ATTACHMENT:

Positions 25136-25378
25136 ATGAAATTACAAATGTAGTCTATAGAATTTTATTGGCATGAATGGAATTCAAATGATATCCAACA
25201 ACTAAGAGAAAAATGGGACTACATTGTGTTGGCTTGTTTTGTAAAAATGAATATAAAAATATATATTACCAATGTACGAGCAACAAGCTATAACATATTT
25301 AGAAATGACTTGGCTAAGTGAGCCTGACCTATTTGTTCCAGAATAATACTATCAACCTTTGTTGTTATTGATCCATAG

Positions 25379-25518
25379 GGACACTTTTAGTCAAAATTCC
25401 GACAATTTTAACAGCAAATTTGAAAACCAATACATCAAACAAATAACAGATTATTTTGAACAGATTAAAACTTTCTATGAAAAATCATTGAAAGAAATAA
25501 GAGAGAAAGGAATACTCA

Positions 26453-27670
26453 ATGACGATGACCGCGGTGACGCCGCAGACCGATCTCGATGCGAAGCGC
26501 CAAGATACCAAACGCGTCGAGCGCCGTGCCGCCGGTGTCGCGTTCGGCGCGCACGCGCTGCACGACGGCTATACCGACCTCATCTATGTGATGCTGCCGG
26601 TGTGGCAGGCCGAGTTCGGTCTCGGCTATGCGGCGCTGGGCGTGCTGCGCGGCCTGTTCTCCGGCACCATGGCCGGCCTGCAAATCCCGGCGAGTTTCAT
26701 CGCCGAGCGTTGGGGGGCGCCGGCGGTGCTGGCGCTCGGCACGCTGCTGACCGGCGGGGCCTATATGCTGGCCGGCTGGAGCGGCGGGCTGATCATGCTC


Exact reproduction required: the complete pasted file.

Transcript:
Positions 25136-25378
25136 ATGAAATTACAAATGTAGTCTATAGAATTTTATTGGCATGAATGGAATTCAAATGATATCCAACA
25201 ACTAAGAGAAAAATGGGACTACATTGTGTTGGCTTGTTTTGTAAAAATGAATATAAAAATATATATTACCAATGTACGAGCAACAAGCTATAACATATTT
25301 AGAAATGACTTGGCTAAGTGAGCCTGACCTATTTGTTCCAGAATAATACTATCAACCTTTGTTGTTATTGATCCATAG

Positions 25379-25518
25379 GGACACTTTTAGTCAAAATTCC
25401 GACAATTTTAACAGCAAATTTGAAAACCAATACATCAAACAAATAACAGATTATTTTGAACAGATTAAAACTTTCTATGAAAAATCATTGAAAGAAATAA
25501 GAGAGAAAGGAATACTCA

Positions 26453-27670
26453 ATGACGATGACCGCGGTGACGCCGCAGACCGATCTCGATGCGAAGCGC
26501 CAAGATACCAAACGCGTCGAGCGCCGTGCCGCCGGTGTCGCGTTCGGCGCGCACGCGCTGCACGACGGCTATACCGACCTCATCTATGTGATGCTGCCGG
26601 TGTGGCAGGCCGAGTTCGGTCTCGGCTATGCGGCGCTGGGCGTGCTGCGCGGCCTGTTCTCCGGCACCATGGCCGGCCTGCAAATCCCGGCGAGTTTCAT
26701 CGCCGAGCGTTGGGGGGCGCCGGCGGTGCTGGCGCTCGGCACGCTGCTGACCGGCGGGGCCTATATGCTGGCCGGCTGGAGCGGCGGGCTGATCATGCTC